If trends in the past decade are any indicator, student loan debt isn’t going anywhere but up. Recently in 2013, student loan debt hit $1.2 trillion, eclipsing both credit card and auto debt.
Student debt has become an increasingly trying aspect of receiving a degree. Steep tuition prices have coupled with a lackluster job market and expanded the risk of student debt exponentially–all while interest rates for PLUS loans have jumped to over 7 percent.
The outlook on student debt may be bleak, but luckily for some who are eager to expand their academic horizons, there may be another option. Peer-to-peer (p2p) lending platforms are taking a crack at mitigating the escalating student debt crisis–and making some money in the process.
Peer-to-peer lending and student loans
SoFi, or Social Finance, is a capital raising p2p lender (a loan between two people) geared specifically towards student debt. Through offering lower interest rates than direct and federal PLUS loans, not to mention boasting higher returns than federal 10 year treasuries, they attract both students and investors with the promise of saving and/or earning some cash. SoFi interest rates are calculated using their own metrics– income and job security being important factors.
They offer refinancing as well as direct loans for those seeking to receive an education. But possibly the most innovative aspect of SoFi is the fact that it transcends loan consolidation and refinancing, into a platform for social networking.
SoFi offers a medium for buyers looking to better their student loan situation, but also offers a place (by utilizing alumni as investors) for those same buyers to network with graduates of their institutions and others. This symbiosis awards the loaner with a higher return than federal treasuries, as well as the satisfaction of giving back to ones universtiy–a relationship which SoFi calls a mutual benefit to both parties involved.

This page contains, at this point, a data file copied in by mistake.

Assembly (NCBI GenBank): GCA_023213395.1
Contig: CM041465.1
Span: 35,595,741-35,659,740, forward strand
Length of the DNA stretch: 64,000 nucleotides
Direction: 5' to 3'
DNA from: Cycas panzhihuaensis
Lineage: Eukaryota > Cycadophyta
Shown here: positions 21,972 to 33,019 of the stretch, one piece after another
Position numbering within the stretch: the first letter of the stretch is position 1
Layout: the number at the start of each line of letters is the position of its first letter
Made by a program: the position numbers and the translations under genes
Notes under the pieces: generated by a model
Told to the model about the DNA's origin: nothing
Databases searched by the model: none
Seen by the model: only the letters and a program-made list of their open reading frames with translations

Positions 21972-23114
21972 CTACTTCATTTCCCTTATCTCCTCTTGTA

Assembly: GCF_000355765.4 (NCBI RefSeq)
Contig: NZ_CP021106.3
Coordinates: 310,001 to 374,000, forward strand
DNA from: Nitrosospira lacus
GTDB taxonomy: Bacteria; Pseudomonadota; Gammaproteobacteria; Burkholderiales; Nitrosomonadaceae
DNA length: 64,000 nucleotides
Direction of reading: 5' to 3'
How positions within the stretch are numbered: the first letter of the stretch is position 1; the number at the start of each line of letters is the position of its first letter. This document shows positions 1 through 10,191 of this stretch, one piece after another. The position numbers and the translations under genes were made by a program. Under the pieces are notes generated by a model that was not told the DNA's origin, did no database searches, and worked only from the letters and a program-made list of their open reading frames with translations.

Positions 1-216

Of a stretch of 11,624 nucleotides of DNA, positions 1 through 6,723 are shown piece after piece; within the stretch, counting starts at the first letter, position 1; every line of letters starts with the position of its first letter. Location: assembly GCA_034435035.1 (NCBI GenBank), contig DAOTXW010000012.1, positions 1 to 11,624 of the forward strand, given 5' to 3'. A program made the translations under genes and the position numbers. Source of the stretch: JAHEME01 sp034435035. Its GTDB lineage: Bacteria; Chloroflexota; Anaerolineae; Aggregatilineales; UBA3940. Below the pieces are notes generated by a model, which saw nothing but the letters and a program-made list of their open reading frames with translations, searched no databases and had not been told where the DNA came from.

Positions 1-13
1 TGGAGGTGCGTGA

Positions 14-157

SoFi is not the only player in the p2p student loan arena. Another New York based platform CommonBond is also seeing an opportunity in lessening the financial burden of student debt– though they haven’t yet issued the $840 million in loans that SoFi has. So far, these are the only two platforms of their kind.
What’s the catch?
If you’re one of the 37 million Americans with outstanding student loans reading this right now, your mouth may be watering–but as you’ve been dreadfully expecting–refinanced and consolidated loans through these platforms might not be as viable as desired.[contextly_auto_sidebar id=”MxtXFWYI6RpniV8FnR9ikxko5FsXTCZy”]As it stands, SoFi is only partnered with 78 schools, meaning unless one of these is your alma mater, you are unfortunately out of luck. Likewise with CommonBond, if you are not a graduate of the pre-selected schools, you are not yet eligible.
Some venture capitalists and alumni may also be more hesitant to invest considering the woefully high default rate for federal student loans–though the social networking aspect of platforms like SoFi may help quell some of those concerns.
Additionally, p2p student loans face the same potential pitfalls as regular p2p lending, such as improper diversification, bankruptcy, or the constant threat of increased interest rates.
Where is it going?
The practice of p2p lending is, in the foreseeable future, not an option that most can enjoy. As highlighted earlier, platforms like SoFi and CommonBond are relegated to the primarily private institutions which they’re affiliated with. But expansion, amongst affluent schools or not, may be imminent.
SoFi recently announced that it landed a $151 million securitization of refinanced loans, and also received a Standard & Poor’s rating of “A.” Meanwhile CommonBond has secured over $100 million in funding.
From a student perspective, those receiving an education in business, medicine, and law will benefit the most from SoFi’s expansion. So for now, all you liberal arts folks will have to deal with your $29,000 in student loans.